AbbVie's dividend payout ratio is relatively high compared to its peers, which isn't surprising given its significantly higher yield than most pharma giants. The current payout ratio stands at 86% versus a long-term range between 60-100%, excepting the brief spikes in 2014 and in 2020 following the Allergan acquisition. Were revenues and earnings to drop significantly from current levels it could put further downward pressure on or even stall AbbVie's dividend growth rate, but for now I'm optimistic that Humira sales will exceed current expectations and the company will be able to continue to raise its divvy each year, albeit possibly at a low-to-mid single-digit rate for the next 2-3 years.
AbbVie's management is shareholder-friendly to a fault, and the company has shown a willingness to pay out more than 100% of its earnings on occasion to maintain its dividend growth aspirations. It has also repurchased shares each year, although buybacks have dwindled after its $63 billion acquisition of Allergan in 2020 in lieu of paying down its significant long-term debt, which has fallen from $70B at the end 2020 to just above $60B today. Its debt load is high but manageable given the company's annual revenue of $60B, annual EBITDA of $31B, and $265B market cap. In just the last year alone AbbVie has paid down over $14B of debt, and cash on hand stands at $9.2B, positioning the company well for future acquisitions.
While ABBV is a bit difficult to value on a forward basis due to the uncertainty surrounding future Humira and Imbruvica sales, on a trailing basis it appears to be fairly valued by most metrics.
Its TTM price to sales ratio has remained quite consistently in the 4-5.5x range since its IPO, and currently ABBV is near the lower middle of that range at 4.59x. Its 22.58 PE ratio is about 10% below its 5-year average, and its price to cash flow ratio is in line.
We can see that its forward PE and PS / EVS metrics are significantly higher than average, largely due to projected falling Humira and Imbruvica revenues in the coming years. Since ABBV's actual 2023-25 sales are hard to predict and may surpass analyst estimates, I don't put as much weight on these forward figures when considering the company's overall valuation, although I think its safe to assume that the consensus forward estimates for declining revenue and earnings in 2023-24 are already priced into the stock, and thus that investors are likely more optimistic about the company's outlook than current projections suggest.
In this case, I side with ABBV's investors and view the company as fairly valued, with its high forward sales and earnings metrics counterbalanced by its resiliency to inflation and interest rate uncertainty. A lower-than-average dividend hike has left its current yield below its 5-year average, but I think management's caution with the dividend was warranted given the company's uncertain sales outlook. Either way, its yield and dividend growth is still either higher than or in line with the majority of its peers, with the possible exception of AMGN, whose investors must contend with a looming mountain of debt and a pause in share buybacks should its pending acquisition of Horizon Therapeutics (HZNP) be approved by regulators.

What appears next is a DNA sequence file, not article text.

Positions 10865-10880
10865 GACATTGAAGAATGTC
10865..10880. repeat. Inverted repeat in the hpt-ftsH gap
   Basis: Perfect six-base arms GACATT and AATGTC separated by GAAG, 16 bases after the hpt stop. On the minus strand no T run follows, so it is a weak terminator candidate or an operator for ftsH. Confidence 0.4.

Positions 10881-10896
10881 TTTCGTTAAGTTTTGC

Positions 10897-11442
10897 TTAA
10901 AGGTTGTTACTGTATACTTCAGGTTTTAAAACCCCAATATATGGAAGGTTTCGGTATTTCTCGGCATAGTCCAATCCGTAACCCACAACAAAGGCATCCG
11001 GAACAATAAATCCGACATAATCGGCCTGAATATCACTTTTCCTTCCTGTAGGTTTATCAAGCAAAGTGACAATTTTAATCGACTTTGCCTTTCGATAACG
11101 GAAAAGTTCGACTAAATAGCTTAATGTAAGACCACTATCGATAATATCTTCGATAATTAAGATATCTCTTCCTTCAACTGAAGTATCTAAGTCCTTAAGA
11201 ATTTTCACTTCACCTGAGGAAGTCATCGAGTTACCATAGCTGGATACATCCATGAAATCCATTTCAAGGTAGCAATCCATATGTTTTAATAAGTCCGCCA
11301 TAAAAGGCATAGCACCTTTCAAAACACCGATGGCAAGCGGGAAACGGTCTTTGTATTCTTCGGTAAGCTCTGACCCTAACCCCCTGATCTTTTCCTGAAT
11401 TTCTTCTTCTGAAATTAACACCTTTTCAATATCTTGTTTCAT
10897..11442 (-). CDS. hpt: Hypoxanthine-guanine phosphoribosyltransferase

For those seeking relatively safe dividend growth stocks to ride out the current market uncertainty, AbbVie is a solid option that offers a 4% yield, share price upside potential, a strong pipeline, and a stable of multi-billion dollar blockbuster drugs providing relatively stable revenues while the company works to replace declining revenues from its top two drugs. Management is extremely shareholder-friendly and legally savvy, and long-term investors will likely be rewarded for their patience while the company focuses on paying down its debt and developing and possibly acquiring new drugs to drive top line growth beyond 2025.
Given the market's low expectations for Humira and Imbruvica sales over the next few years, I rate ABBV a buy at its current price near $150 based on the worst-case Humira sales scenario likely having been priced in already as well as the factors I've listed above. I don't expect massive share price appreciation or a return to double-digit dividend growth for at least a few years, but in a high-interest-rate environment rife with significant macro risk factors, I think ABBV's robust portfolio, solid yield, and skilled management will help you sleep well at night.
This article was written by
Analyst’s Disclosure: I/we have a beneficial long position in the shares of ABBV either through stock ownership, options, or other derivatives. I wrote this article myself, and it expresses my own opinions. I am not receiving compensation for it (other than from Seeking Alpha). I have no business relationship with any company whose stock is mentioned in this article.